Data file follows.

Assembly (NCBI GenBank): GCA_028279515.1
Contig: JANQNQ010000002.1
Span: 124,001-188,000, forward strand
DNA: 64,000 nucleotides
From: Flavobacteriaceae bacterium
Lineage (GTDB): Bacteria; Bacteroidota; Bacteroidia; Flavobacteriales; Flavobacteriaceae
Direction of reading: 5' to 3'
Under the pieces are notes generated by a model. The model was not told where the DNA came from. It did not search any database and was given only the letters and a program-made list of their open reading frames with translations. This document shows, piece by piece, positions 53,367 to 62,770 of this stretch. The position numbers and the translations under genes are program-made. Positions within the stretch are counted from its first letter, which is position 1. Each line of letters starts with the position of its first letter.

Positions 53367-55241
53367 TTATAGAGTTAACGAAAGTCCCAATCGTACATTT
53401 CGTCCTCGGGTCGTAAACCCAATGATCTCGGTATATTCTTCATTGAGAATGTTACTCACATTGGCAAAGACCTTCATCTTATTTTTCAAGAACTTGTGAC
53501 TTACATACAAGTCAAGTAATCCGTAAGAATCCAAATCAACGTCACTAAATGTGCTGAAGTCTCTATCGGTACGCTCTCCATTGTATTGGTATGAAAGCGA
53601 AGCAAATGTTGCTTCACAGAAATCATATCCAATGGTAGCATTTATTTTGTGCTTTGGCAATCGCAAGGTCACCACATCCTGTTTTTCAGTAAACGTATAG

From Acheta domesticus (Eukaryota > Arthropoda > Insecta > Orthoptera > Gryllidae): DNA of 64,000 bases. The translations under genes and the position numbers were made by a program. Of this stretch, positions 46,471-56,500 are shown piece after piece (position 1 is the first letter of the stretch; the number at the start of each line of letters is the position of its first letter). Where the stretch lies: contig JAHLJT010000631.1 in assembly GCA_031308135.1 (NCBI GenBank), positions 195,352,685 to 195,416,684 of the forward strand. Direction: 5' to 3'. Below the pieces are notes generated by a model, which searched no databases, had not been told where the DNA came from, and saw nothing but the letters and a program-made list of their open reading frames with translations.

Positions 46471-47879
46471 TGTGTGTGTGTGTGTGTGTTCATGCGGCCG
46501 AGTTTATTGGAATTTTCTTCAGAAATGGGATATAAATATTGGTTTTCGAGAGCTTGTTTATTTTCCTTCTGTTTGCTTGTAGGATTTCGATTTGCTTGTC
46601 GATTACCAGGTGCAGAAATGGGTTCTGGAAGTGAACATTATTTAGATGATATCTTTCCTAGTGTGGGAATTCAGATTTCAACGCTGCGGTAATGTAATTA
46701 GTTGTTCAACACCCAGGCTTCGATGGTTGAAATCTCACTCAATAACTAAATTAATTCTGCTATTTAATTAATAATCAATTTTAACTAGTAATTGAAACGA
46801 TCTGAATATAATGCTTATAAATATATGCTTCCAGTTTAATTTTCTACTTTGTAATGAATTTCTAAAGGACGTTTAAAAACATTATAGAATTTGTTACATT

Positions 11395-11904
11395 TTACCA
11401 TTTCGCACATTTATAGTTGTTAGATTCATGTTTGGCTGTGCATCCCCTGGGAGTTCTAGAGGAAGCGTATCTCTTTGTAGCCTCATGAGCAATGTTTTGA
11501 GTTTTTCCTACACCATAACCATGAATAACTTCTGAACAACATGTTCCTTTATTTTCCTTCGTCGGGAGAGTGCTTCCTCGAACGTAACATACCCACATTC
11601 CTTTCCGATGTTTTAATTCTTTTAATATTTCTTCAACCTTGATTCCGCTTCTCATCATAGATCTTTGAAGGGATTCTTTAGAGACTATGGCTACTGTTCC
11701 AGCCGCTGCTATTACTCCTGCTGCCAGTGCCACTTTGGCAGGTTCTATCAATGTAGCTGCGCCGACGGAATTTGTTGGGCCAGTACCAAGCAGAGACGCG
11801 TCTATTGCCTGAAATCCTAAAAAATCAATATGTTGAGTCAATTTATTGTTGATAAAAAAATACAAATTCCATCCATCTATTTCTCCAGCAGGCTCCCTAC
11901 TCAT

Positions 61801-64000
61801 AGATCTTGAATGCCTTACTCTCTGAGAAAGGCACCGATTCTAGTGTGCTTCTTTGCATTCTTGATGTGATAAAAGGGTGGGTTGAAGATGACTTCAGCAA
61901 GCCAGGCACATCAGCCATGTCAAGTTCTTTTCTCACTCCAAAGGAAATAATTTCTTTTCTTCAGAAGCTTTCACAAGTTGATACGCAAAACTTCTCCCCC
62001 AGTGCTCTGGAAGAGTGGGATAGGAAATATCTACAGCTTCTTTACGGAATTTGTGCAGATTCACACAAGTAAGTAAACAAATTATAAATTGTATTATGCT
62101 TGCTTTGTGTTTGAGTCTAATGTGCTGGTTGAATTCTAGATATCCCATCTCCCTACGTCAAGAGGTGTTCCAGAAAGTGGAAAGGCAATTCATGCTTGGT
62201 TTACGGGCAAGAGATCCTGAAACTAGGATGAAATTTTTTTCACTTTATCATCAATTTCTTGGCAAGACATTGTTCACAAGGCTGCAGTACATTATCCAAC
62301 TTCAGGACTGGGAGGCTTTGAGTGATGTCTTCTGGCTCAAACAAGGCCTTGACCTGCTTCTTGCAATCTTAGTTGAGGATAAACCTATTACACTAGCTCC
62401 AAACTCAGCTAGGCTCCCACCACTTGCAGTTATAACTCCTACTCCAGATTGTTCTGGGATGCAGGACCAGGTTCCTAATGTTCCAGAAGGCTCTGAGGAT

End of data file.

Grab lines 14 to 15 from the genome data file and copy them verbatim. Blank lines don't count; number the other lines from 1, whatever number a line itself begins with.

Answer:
From Acheta domesticus (Eukaryota > Arthropoda > Insecta > Orthoptera > Gryllidae): DNA of 64,000 bases. The translations under genes and the position numbers were made by a program. Of this stretch, positions 46,471-56,500 are shown piece after piece (position 1 is the first letter of the stretch; the number at the start of each line of letters is the position of its first letter). Where the stretch lies: contig JAHLJT010000631.1 in assembly GCA_031308135.1 (NCBI GenBank), positions 195,352,685 to 195,416,684 of the forward strand. Direction: 5' to 3'. Below the pieces are notes generated by a model, which searched no databases, had not been told where the DNA came from, and saw nothing but the letters and a program-made list of their open reading frames with translations.

Positions 46471-47879